There are many positives to an increased role for AI in warfare.   As the targeting capabilities of AI increase, so will AI’s ability to precisely verify targets as legitimate or illegitimate. [14]  Intelligent technology can be trained to lower the number of war crimes against people such as killing civilians or prisoners of war, the destruction of civilian property, the torturing of hostages, pillaging etc, while also minimising the collateral damage due to situations of confusion and confrontation. AI will be more efficient than humans and contemporary methods and means of warfare. Errors will also be downsized significantly on the battlefield.  It will now be possible to accurately calculate and perceive the level of destruction caused by an attack hence leading to lesser violations on the ground of indiscriminate attack.[15] The supplemental violations of human rights in the forms of rape, torture etc. will be eliminated in the due course of time as AI becomes the dominant means or method of warfare.

On the other hand, the proliferation of AI also presents many challenges to preserving international law, especially through the corruption of their instructions through various cyber tools. The 2008 cyber-attack on the Pentagon, U.S. Department of Defense more broadly, is a classic situation of breach of intelligence faced in this era.[16] The use of cyber warfare to misdirect autonomous weapons can lead to grave destruction while creating significant problems of proof for laying state responsibility on any intervening state. The simplest problem which can be encountered is – the exploitation of codes can be executed by individuals who reside in, are nationals of, or are employed by many regimes of the world. Also, we might even encounter a situation, where the coder of an infecting virus is an AI itself, which will further complicate the situation.[17] The entailing of responsibility becomes uncertain and problematic here.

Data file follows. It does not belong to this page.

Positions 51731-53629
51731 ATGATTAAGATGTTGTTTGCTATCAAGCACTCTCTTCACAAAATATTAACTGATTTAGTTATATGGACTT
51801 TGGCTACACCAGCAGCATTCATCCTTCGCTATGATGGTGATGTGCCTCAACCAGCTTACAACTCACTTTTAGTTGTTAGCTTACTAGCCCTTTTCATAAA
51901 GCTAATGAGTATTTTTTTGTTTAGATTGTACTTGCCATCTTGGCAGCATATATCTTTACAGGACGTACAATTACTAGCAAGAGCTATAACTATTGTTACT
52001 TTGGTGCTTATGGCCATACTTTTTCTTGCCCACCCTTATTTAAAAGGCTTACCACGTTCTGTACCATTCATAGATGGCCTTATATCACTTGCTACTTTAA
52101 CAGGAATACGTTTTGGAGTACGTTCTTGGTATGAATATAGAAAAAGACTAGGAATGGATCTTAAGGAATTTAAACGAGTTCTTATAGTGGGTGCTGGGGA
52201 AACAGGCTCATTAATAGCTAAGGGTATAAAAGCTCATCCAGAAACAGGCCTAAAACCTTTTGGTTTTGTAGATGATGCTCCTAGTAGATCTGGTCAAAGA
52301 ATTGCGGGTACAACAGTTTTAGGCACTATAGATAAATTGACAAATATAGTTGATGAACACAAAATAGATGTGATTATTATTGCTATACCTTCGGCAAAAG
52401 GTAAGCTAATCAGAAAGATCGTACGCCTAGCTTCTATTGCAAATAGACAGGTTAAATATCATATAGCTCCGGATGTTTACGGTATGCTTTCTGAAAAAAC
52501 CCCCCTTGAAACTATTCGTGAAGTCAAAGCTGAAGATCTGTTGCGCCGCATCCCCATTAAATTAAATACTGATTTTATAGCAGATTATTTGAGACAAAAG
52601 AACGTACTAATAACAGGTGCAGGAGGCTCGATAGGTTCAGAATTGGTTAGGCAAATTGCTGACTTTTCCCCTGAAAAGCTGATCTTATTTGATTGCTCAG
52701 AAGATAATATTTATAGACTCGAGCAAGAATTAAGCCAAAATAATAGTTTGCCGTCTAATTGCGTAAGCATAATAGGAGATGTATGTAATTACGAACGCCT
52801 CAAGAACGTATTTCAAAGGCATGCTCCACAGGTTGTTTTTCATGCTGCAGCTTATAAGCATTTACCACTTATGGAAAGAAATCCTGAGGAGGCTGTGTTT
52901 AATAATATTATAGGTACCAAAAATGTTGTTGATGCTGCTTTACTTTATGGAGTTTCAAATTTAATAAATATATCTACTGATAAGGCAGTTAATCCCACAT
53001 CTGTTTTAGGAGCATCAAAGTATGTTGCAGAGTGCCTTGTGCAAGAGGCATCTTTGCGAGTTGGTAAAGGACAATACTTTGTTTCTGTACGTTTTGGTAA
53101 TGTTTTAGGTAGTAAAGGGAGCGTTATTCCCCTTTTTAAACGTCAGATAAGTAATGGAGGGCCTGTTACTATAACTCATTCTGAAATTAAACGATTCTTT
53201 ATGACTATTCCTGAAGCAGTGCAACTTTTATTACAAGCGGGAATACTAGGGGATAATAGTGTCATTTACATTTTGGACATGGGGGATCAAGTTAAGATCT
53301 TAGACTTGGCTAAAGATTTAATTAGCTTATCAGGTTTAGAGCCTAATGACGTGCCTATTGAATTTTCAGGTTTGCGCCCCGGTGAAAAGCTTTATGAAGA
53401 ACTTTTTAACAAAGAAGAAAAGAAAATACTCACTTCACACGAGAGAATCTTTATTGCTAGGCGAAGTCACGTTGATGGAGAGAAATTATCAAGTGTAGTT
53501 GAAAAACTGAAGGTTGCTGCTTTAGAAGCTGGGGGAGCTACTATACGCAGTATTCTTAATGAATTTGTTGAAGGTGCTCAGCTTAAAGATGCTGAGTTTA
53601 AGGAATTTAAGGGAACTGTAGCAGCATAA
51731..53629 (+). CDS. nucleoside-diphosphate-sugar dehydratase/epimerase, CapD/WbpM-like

The AI’s automatization as a technology which potentially grows by itself, will, in sometime, be unfeasible to control by humans. It is argued by some scholars that such a technology, possessing a higher IQ will  rule humanity, as it is an inferior race.[18] Though such development will take time of its own for technology to delve from narrow AI to super intelligent AI.[19] Yet, even if they don’t reach that intelligence level, the checks and balances can easily be manipulated by man and machine.

Modification Of the Law

The upcoming era will require advanced and intricate battlefields developed to provide space for combat between AIs. Unprecedented rules for the battlefield will be indispensable and will need to be formulated for governing war on sea, land and air by AI.

The definition of civilian object and military object will need to be remodelled to render them effective with the employment of this new means of warfare. Civilian objects will now include the new technologies used for the civilian purpose such as advanced versions of modern autonomous machines like Sophia[20], TUG[21], Roomba[22] etc. This inclusion will exempt these technologies from being eligible targets in war.

Military objects will now also encompass the companies manufacturing the weaponised AIs, training these types of AIs, professionals held to be in charge and controller of operation of any of the weaponised AI. The new rules will extend special protection to the potential targets with dual purposes despite the military advantage held in them, due to their nature, location, purpose or use. They prima facie would qualify as civilians, who would be discharging their duties as mere facilitators, scientists, managers of companies/departments etc. A comprehensive definition of military objects as well as civilian will be needed, marking the boundary between the objects which can be the target of attack and which cannot. Consequently, the clarity in definition will lead to precision in targeting the military objects or combatants.